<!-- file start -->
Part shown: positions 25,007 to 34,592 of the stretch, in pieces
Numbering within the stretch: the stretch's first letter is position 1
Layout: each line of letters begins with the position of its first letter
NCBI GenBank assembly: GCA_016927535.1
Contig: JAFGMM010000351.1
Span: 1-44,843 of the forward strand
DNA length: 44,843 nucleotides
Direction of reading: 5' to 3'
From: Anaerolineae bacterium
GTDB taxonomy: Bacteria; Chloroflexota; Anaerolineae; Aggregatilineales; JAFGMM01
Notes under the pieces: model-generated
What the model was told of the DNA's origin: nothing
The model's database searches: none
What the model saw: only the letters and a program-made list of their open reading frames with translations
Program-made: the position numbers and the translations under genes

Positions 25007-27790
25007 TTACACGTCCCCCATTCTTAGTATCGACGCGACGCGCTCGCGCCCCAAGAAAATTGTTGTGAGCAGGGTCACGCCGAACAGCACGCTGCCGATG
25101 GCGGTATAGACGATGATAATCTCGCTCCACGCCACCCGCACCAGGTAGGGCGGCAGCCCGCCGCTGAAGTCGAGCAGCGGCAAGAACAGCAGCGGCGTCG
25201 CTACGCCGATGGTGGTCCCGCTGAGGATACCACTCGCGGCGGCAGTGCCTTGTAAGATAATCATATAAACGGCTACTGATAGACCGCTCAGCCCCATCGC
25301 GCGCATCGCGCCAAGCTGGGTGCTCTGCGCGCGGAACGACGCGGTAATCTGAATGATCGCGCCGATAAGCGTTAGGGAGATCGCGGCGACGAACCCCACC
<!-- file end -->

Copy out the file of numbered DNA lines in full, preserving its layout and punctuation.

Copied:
Part shown: positions 25,007 to 34,592 of the stretch, in pieces
Numbering within the stretch: the stretch's first letter is position 1
Layout: each line of letters begins with the position of its first letter
NCBI GenBank assembly: GCA_016927535.1
Contig: JAFGMM010000351.1
Span: 1-44,843 of the forward strand
DNA length: 44,843 nucleotides
Direction of reading: 5' to 3'
From: Anaerolineae bacterium
GTDB taxonomy: Bacteria; Chloroflexota; Anaerolineae; Aggregatilineales; JAFGMM01
Notes under the pieces: model-generated
What the model was told of the DNA's origin: nothing
The model's database searches: none
What the model saw: only the letters and a program-made list of their open reading frames with translations
Program-made: the position numbers and the translations under genes

Positions 25007-27790
25007 TTACACGTCCCCCATTCTTAGTATCGACGCGACGCGCTCGCGCCCCAAGAAAATTGTTGTGAGCAGGGTCACGCCGAACAGCACGCTGCCGATG
25101 GCGGTATAGACGATGATAATCTCGCTCCACGCCACCCGCACCAGGTAGGGCGGCAGCCCGCCGCTGAAGTCGAGCAGCGGCAAGAACAGCAGCGGCGTCG
25201 CTACGCCGATGGTGGTCCCGCTGAGGATACCACTCGCGGCGGCAGTGCCTTGTAAGATAATCATATAAACGGCTACTGATAGACCGCTCAGCCCCATCGC
25301 GCGCATCGCGCCAAGCTGGGTGCTCTGCGCGCGGAACGACGCGGTAATCTGAATGATCGCGCCGATAAGCGTTAGGGAGATCGCGGCGACGAACCCCACC